Thai beef salad - leftovers from the tenderloin!
Thai beef salad – leftovers from the tenderloin!

Then for good luck I did it all over again Sunday afternoon making a tomato sauce from scratch … peeling, seeding, chopping and cooking it down over several hours.

I met with my coach, mentor and friend Kerry Parsons on Friday (you guessed it … food was involved). We had a great discussion, but one question Kerry asked me was really the trigger for me writing this post.  She asked me what it would take for me to fully commit to doing everything I need to do in order to make the shift from my current career into my planned future as a coach in the field of essential leadership.  As I was preparing these meals our discussion kept coming back to me with cooking as a metaphor for life.

Am I willing to do all of the preparation in my life that will allow me to partake of the “meal” or results of my work to make things happen for myself?

It’s an interesting analogy.  My answer was an immediate yes, but I want to spread that effort out over time.  Some meals are made that way, but for most the preparation is done all at once.  What would need to change for me to do that?  Am I comfortable doing that? What would stop me from doing that? If I don’t do that, will I get to where I want to be?

The bottom line for me is that I think I’m comfortable with my plan to do things a little more slowly, but I really did see that no matter what the plan, the preparation has to be done before you can eat. That sounds so obvious, but when we are talking about change and about personal growth sometimes we don’t fully embrace our part in making it happen.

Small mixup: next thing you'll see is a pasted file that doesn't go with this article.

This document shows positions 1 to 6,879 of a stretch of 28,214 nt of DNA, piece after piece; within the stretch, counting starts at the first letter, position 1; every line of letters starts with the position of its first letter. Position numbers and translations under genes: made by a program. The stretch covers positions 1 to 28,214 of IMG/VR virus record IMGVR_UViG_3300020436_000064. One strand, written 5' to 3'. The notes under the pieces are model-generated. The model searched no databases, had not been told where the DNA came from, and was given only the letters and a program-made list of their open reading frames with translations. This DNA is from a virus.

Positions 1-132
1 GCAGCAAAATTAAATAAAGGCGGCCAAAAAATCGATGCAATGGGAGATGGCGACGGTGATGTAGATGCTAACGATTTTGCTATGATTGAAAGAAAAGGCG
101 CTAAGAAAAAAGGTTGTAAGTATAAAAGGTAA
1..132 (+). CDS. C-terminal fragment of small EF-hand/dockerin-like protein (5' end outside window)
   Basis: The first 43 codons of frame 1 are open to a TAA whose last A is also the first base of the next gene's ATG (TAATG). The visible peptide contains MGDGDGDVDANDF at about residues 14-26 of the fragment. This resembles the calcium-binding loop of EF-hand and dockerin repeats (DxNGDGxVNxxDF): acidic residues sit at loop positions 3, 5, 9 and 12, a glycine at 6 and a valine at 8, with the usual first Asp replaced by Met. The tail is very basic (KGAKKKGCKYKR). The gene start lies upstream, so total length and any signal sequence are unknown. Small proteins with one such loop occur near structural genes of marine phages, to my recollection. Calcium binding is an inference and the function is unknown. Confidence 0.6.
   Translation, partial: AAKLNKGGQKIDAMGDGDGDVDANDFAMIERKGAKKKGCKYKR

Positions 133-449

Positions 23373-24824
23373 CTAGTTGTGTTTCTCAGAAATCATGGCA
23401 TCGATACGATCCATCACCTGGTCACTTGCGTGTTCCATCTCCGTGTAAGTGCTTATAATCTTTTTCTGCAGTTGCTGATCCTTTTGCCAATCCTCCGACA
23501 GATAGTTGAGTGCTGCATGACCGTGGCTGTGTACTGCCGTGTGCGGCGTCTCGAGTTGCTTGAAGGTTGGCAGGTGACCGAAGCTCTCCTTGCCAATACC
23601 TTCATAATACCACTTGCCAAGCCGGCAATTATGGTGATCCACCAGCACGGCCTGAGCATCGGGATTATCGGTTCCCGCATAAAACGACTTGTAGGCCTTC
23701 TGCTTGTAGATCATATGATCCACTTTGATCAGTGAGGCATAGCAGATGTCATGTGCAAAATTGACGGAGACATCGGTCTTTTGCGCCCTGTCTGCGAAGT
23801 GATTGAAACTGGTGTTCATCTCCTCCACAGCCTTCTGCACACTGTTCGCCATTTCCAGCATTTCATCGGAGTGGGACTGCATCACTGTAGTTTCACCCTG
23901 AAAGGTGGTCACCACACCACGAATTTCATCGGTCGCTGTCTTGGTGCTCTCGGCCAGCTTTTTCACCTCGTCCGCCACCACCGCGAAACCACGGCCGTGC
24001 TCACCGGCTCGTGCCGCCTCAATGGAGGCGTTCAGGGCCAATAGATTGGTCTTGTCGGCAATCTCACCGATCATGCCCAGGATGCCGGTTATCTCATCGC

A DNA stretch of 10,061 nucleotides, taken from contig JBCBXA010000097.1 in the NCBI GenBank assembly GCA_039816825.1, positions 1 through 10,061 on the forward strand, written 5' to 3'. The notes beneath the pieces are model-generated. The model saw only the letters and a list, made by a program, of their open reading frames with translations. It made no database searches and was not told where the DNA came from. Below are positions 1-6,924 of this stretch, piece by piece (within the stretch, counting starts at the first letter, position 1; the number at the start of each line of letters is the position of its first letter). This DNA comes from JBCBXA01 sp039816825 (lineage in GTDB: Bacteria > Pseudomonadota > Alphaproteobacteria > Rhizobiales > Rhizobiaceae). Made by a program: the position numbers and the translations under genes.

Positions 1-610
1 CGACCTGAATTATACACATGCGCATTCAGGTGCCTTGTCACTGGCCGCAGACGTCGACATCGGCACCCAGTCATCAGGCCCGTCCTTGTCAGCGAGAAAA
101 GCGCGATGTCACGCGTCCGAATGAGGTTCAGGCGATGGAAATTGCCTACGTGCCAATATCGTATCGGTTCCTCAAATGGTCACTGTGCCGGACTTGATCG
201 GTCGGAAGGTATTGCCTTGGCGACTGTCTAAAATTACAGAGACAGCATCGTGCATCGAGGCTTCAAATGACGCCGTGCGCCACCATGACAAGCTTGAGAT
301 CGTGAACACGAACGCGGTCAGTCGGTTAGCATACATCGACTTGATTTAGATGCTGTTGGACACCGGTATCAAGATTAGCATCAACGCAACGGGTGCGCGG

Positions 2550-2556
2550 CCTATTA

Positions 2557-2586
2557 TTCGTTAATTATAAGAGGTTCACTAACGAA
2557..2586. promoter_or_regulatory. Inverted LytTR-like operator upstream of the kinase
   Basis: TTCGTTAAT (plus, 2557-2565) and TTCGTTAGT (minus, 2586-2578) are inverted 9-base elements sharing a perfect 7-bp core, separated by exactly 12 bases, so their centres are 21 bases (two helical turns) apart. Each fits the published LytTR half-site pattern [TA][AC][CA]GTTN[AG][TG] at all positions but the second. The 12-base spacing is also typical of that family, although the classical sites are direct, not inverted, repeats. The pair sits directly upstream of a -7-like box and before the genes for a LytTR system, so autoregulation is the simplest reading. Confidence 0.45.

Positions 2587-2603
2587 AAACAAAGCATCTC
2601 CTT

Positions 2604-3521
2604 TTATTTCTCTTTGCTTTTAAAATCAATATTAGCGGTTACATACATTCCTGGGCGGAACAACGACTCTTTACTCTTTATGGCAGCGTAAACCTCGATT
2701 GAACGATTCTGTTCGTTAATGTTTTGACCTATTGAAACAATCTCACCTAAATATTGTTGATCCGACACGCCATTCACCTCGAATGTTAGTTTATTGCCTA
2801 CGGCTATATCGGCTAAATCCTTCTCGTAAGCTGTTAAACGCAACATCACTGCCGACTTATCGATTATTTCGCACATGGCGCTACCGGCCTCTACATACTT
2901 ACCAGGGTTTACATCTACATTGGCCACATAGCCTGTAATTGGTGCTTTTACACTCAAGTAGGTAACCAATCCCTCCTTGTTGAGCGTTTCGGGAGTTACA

No meal is complete without coffee!
No meal is complete without coffee!

As leaders, how do we support our team members through this journey? Do we inquire about their dreams and plans? Do we ask them what it will take for these to come to pass? Do we make resources available to them that will assist them on this journey? Do we, in the most supportive way possible, hold them accountable to their own dreams and plans such that they can partake in the meal that awaits?

Let’s not wait.  Let’s just get at it and cook up a feast!

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Ian Munro @